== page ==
The Erse has many dialects, and the words To revenge reasonable incredulity, by refusing used in some islands are not always known in evidence, is a degree of insolence, with which others. In literate nations, though the pronun- the world is not yet acquainted ; and stubborn ciation, and sometimes the words of common audacity is the last refuge of guilt. It would be speech, may differ, as now in England, com- easy to show it if he had it; but whence could pared with the south of Scotland, yet there is a it be had? It is too long to be remembered, and written diction, which pervades all dialects, and the language formerly had nothing written. is understood in every province. But where He has doubtless inserted names that circulate the whole language is colloquial, he that has in popular stories, and may have translated some only one part, never gets the rest, as he cannot wandering ballads, if any can be found; and get it but by change of residence.
the names, and some of the images, being recolIn an unwritten speech, nothing that is not lected, make an inaccurate auditor imagine, by very short is transmitted from one generation to the help of Caledonian bigotry, that he has foranother. Few have opportunities of hearing a merly heard the whole. long composition often enough to learn it, or I asked a very learned minister in Sky, whe have inclination to repeat it so often as is neces- had used all arts to make me believe the genusary to retain it; and what is once forgotten, is ineness of the book, whether at last he believed lost for ever. I believe there cannot be reco- it himself? but he would not answer. vered in the whole Erse language five hundred wished me to be deceived, for the honour of his lines of which there is any evidence to prove country; but would not directly and formally them a hundred years old. Yet I hear that the deceive me. Yet bas this man's testimony been father of Ossian boasts of two chests more of publicly produced, as of one that beld Fingal to ancient poetry, which he suppresses, because be the work of Ossian. they are too good for the English.
It is said, that some men of integrity profess He that goes into the Highlands with a mind to have heard parts of it, but they all heard naturally acquiescent, and a credulity eager for them when they were boys; and it was never wonders, may come back with an opinion very said that any of them could recite six lines. different from mine ; for the inhabitants, know. They remember names, and perhaps some proing the ignorance of all strangers in their lan- verbial sentiments; and having no distinct ideas, guage and antiquities, perhaps are not very coin a resemblance without an original. The scrupulous adherents to truth; yet I do not say persuasion of the Scots, however, is far from that they deliberately speak studied falsehood, universal ; and in a question so capable of proof, or have a settled purpose to deceive. They have why should doubt be suffered to continue? The inquired and considered little, and do not al- editor has been heard to say, that part of the ways feel their own ignorance. They are not poem was received by him, in the Saxon chamuch accustomed to be interrogated by others; racter. He has then found, by some peculiar and seem never to have thought upon interro- tortune, an unwritten language, written in a gating themselves ; so that if they do not know character which the natives probably never bewhat they tell to be true, they likewise do not held. distinctly perceive it to be false.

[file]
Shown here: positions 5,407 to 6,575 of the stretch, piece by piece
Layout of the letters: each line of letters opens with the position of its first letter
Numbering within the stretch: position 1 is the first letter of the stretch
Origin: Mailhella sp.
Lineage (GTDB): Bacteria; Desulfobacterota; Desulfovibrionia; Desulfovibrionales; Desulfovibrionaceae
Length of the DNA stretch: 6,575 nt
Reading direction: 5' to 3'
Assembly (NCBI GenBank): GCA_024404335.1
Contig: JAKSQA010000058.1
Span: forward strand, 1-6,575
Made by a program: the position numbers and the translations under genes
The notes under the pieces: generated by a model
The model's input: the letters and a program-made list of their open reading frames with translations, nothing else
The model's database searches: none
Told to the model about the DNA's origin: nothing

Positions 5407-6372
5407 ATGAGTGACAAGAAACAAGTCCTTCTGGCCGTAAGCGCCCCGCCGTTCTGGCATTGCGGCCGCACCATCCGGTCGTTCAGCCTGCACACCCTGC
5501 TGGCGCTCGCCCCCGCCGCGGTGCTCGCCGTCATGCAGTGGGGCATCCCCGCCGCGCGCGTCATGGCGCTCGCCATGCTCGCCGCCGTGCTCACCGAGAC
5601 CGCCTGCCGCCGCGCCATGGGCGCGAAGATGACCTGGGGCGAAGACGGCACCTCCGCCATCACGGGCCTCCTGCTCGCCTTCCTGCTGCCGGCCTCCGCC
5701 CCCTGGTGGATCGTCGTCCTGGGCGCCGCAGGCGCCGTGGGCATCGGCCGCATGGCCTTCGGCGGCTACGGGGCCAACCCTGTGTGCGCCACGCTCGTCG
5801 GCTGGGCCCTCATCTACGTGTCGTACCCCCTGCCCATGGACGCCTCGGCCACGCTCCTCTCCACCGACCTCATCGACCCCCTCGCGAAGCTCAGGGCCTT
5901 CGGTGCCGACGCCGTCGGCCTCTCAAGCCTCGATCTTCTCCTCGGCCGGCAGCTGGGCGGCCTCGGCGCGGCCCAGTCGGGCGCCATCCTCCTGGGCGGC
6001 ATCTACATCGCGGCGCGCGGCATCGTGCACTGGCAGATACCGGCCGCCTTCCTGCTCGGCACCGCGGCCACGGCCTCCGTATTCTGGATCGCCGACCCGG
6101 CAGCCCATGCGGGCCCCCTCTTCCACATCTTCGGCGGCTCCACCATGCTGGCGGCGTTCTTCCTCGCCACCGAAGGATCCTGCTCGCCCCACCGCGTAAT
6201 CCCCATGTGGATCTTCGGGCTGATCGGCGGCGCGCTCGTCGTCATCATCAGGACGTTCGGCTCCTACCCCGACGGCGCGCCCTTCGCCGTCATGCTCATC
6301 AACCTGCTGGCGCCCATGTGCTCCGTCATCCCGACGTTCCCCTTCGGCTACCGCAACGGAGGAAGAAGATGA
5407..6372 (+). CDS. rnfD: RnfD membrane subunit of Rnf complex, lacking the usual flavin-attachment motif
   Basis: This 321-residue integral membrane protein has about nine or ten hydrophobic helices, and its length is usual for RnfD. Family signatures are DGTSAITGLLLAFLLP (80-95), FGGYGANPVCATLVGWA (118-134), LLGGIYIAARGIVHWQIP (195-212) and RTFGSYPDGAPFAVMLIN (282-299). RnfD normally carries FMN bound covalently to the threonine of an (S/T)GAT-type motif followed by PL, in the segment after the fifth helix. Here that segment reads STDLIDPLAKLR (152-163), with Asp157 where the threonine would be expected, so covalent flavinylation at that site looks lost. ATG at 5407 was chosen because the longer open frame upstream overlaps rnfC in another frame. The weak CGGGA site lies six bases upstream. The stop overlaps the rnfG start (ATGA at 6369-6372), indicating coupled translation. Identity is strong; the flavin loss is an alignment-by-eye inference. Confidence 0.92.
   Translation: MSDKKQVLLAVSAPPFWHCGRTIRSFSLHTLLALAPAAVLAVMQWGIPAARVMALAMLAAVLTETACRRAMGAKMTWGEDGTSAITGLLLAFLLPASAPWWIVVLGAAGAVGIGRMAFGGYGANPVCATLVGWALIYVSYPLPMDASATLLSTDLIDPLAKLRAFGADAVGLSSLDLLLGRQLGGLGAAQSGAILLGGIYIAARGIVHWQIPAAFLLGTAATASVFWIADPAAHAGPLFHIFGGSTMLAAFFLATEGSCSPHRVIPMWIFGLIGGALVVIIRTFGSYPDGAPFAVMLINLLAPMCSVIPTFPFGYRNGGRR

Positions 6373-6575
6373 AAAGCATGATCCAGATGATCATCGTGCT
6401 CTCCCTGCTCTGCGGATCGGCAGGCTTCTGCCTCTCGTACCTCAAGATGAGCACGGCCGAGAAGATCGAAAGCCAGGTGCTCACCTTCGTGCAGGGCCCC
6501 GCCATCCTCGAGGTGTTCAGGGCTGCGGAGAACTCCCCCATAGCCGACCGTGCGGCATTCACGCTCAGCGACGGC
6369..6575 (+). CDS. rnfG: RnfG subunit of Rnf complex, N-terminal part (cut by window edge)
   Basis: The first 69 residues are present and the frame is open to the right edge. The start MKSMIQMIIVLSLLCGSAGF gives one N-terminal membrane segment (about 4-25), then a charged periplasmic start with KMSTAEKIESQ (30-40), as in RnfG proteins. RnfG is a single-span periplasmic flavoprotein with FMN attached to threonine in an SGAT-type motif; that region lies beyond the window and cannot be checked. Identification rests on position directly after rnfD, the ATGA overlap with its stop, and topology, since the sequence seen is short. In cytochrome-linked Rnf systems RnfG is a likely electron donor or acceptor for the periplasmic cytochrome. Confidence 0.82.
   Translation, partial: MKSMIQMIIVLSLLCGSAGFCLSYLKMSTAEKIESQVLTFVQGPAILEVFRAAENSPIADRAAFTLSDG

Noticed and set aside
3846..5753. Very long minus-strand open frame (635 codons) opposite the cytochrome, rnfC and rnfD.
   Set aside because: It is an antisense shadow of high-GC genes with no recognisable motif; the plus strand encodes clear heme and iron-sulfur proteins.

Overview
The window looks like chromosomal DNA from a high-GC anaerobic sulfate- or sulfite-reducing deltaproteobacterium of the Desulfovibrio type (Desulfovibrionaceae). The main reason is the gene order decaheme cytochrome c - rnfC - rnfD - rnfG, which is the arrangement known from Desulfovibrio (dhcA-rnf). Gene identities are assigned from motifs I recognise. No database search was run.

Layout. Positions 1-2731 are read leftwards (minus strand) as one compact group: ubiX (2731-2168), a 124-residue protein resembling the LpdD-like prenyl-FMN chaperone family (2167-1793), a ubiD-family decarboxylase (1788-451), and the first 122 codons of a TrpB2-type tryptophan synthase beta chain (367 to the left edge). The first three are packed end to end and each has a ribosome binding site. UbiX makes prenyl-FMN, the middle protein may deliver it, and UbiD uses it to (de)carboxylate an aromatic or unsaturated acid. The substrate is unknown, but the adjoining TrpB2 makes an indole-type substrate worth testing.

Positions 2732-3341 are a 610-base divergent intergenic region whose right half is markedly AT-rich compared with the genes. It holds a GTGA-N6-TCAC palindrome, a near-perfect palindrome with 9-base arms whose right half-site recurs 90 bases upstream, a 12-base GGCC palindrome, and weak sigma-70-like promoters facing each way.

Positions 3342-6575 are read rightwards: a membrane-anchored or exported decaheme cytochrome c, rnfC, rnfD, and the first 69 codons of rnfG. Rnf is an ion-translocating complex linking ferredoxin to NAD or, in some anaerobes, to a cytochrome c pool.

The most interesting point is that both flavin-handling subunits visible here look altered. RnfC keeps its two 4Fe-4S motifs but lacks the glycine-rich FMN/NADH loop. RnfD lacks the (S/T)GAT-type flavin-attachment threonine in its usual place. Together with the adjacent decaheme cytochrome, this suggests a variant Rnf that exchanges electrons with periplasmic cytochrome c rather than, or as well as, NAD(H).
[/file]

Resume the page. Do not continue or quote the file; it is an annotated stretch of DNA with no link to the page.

I have yet supposed no imposture but in the Mr. Boswell was very diligent in his inqui- publisher; yet I am far from certainty, that ries; and the result of his investigations was, some translations have not been lately made, that the answer to the second question was com- that may now be obtruded as parts of the origi monly such as nullified the answer to the first. nal work. Credulity on one part is a strong
We were a while told, that they had an old temptation to deceit on the other, especially to translation of the Scriptures; and told it till it deceit of which no personal injury is the conse would appear obstinacy to inquire again. Yet quence, and which flatters the author with bis oy continued accumulation of questions we own ingenuity. The Scots have something to found, that the translation meant, if any mean- plead for their easy reception of an improbable ing there were, was nothing else than the Irish fiction : they are seduced by their fondness for Bible.
their supposed ancestors. A Scotchman must
be a very sturdy moralist, who does not love | tivity supplied all defects, and procured us more Scotland better than truth; he will always love than sufficient accommodation. it better than inquiry; and if falsehood flatters Here I first mounted a little Highland steed; bis vanity, will not be very diligent to detect it. and if there had been many spectators, should Neither ought the English to be much influenc- bave been somewhat ashamed of my figure in ed by Scotch authority; for of the past and the march. The horses of the islands, as of present state of the whole Erse nation, the Low- other barren countries, are very low; they are landers are at least as ignorant as ourselves. To indeed musculous and strong, beyond what their